SUMMARYMore and more electronics are intended for use in adverse environments at high temperatures with high humidity. The spatial distributions of internal charge carriers, mainly due to ionic impurities that appear in hot and humid environments, are considered to affect the reliability of bulk insulation. Therefore, the authors examined space charge behavior inside paper/phenol-resin composites for printed circuit boards under DC voltages, focusing on the effect of the water absorption temperature. Both the sample weight and thickness were increased monotonically by immersion in water with an increase in the water temperature from 24°C to 85 °C, indicating that the water absorption by the sample was temperature dependent. In the early periods of water absorption (up to 10 hours), the electric field decreased near the two electrodes and increased in the other regions. Furthermore, heterocharge formation was observed near the cathode as the water absorption progressed, becoming more significant at higher water temperatures. Ion chromatography analyses detected numerous ions such as Na + , NH 4 + , and Cl -from the water, in which the sample had been immersed for 100 hours at various temperatures. It is highly possible that these ions are responsible for the heterocharge formation.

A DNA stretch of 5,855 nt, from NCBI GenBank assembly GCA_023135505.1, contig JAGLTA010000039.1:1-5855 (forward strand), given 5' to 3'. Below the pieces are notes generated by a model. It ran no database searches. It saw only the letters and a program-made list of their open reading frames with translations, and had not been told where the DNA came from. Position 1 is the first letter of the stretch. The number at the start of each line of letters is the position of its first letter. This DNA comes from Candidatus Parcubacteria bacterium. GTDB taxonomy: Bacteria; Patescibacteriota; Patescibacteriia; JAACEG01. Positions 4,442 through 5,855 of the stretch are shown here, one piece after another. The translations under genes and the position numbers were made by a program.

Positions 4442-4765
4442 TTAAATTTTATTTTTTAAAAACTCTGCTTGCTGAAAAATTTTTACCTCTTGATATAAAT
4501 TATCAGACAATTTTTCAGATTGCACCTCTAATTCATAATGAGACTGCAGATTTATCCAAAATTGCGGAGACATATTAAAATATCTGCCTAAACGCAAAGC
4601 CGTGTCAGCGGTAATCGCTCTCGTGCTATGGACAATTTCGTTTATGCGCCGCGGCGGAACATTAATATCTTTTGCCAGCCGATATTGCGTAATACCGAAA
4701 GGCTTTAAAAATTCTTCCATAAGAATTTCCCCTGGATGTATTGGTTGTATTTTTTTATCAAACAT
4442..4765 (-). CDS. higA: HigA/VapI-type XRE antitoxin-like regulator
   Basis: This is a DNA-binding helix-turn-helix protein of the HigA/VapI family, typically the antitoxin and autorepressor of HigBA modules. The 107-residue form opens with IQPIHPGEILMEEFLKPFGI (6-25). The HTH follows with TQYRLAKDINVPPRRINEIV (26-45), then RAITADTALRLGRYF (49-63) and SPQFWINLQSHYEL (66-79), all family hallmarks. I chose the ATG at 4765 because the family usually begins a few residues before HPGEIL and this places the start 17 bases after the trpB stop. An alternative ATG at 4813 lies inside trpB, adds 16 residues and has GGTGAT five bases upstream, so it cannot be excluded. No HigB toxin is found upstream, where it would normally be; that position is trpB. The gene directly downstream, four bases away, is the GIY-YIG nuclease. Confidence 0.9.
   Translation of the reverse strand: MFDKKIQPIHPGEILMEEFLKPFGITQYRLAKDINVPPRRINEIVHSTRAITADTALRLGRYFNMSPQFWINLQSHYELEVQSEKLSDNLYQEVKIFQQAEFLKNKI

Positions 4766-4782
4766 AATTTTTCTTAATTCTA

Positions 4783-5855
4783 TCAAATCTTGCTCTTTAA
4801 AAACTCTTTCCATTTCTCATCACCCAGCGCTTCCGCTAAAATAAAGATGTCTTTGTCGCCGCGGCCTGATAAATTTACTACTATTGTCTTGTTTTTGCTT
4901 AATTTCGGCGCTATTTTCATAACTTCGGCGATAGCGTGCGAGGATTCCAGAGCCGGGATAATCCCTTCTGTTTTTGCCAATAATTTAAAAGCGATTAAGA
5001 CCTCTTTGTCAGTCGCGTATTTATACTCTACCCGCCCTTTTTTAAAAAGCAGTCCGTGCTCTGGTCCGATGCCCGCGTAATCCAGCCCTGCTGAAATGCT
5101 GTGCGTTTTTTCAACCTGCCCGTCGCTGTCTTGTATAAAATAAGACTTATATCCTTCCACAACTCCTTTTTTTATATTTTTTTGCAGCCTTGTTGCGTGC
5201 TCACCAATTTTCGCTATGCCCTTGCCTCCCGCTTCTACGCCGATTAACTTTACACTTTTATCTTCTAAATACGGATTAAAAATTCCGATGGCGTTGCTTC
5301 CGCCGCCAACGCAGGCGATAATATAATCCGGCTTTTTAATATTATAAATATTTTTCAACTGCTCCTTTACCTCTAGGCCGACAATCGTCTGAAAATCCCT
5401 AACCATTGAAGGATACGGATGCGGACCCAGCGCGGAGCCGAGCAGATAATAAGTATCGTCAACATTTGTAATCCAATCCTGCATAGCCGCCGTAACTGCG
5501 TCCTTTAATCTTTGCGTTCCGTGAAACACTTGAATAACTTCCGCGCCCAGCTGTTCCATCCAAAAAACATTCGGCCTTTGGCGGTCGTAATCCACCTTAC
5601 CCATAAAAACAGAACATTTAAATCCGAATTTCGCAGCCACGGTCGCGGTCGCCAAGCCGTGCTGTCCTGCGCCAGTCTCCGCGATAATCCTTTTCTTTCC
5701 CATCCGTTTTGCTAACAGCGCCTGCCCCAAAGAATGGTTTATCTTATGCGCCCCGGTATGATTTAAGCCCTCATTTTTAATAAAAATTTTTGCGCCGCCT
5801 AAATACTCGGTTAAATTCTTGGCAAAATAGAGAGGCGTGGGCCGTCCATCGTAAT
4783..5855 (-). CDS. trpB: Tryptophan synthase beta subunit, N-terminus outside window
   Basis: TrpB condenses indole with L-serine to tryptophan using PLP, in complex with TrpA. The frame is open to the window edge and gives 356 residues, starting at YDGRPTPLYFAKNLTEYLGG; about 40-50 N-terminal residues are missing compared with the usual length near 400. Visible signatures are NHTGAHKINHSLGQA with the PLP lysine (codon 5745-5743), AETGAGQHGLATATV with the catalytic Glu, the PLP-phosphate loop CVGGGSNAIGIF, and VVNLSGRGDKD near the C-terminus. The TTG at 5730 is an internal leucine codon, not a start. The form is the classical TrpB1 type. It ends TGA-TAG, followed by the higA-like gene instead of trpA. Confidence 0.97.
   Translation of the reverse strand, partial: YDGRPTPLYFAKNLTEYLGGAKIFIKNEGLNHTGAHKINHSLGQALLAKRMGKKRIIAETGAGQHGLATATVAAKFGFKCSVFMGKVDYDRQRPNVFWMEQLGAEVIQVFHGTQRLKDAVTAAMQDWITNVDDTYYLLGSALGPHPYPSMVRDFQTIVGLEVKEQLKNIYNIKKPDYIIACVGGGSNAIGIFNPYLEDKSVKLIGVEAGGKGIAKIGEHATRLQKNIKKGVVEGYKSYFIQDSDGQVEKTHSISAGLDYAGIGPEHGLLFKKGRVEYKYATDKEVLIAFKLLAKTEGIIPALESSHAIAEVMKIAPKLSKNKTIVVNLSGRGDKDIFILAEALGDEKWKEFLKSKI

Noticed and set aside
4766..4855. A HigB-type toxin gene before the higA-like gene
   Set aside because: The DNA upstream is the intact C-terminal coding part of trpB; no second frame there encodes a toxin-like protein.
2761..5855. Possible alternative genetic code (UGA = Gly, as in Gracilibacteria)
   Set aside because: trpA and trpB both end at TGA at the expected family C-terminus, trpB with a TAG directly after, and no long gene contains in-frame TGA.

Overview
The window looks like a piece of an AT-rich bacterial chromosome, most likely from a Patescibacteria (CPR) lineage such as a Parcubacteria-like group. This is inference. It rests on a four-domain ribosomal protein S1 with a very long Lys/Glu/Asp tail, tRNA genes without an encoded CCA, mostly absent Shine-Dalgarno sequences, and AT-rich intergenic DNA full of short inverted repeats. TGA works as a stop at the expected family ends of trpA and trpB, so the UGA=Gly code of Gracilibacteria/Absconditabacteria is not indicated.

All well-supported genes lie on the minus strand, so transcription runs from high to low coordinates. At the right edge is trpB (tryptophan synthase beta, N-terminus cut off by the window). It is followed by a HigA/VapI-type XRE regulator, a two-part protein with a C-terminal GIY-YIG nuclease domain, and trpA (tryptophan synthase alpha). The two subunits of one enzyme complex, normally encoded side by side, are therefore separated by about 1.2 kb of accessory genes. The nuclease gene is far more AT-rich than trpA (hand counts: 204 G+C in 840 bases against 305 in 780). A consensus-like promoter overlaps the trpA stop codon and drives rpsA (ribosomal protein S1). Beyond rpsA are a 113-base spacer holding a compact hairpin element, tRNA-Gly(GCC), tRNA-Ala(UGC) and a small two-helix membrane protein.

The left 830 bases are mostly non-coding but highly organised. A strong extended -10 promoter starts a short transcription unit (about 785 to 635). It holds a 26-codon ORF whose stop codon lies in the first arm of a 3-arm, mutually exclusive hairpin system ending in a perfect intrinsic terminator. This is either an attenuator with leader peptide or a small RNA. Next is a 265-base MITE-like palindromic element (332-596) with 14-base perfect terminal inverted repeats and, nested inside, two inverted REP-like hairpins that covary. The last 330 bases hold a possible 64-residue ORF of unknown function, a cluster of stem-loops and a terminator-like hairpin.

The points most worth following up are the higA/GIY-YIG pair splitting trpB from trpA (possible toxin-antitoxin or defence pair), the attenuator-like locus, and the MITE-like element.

Pulsed electroacoustic (PEA) method was applied as a nondestructive method to detect electrochemical migration in a sheet of epoxy resin and a sheet of laminate consisting of the same resin and a paper/phenol-resin composite. A significant decrease in the amount of negative charge was observed at the interface between the resin and the composite when the sample was the laminate. This is assumed to be due to the progress of electrochemical migration in the thickness direction. On the other hand, such a change in charge density was hardly observed when the sample was a sheet of epoxy resin. The electric field intensity in the epoxy resin layer in the laminate is assumed to be significantly enhanced, since the resistivity is much higher in the epoxy resin than in the composite. This seems to be the main reason why the electrochemical migration was induced only in the epoxy layer in the laminate. This means that observation of electrochemical migration in epoxy resin by the PEA method becomes possible by forming a laminate structure using the epoxy resin and paper/phenol-resin composite.
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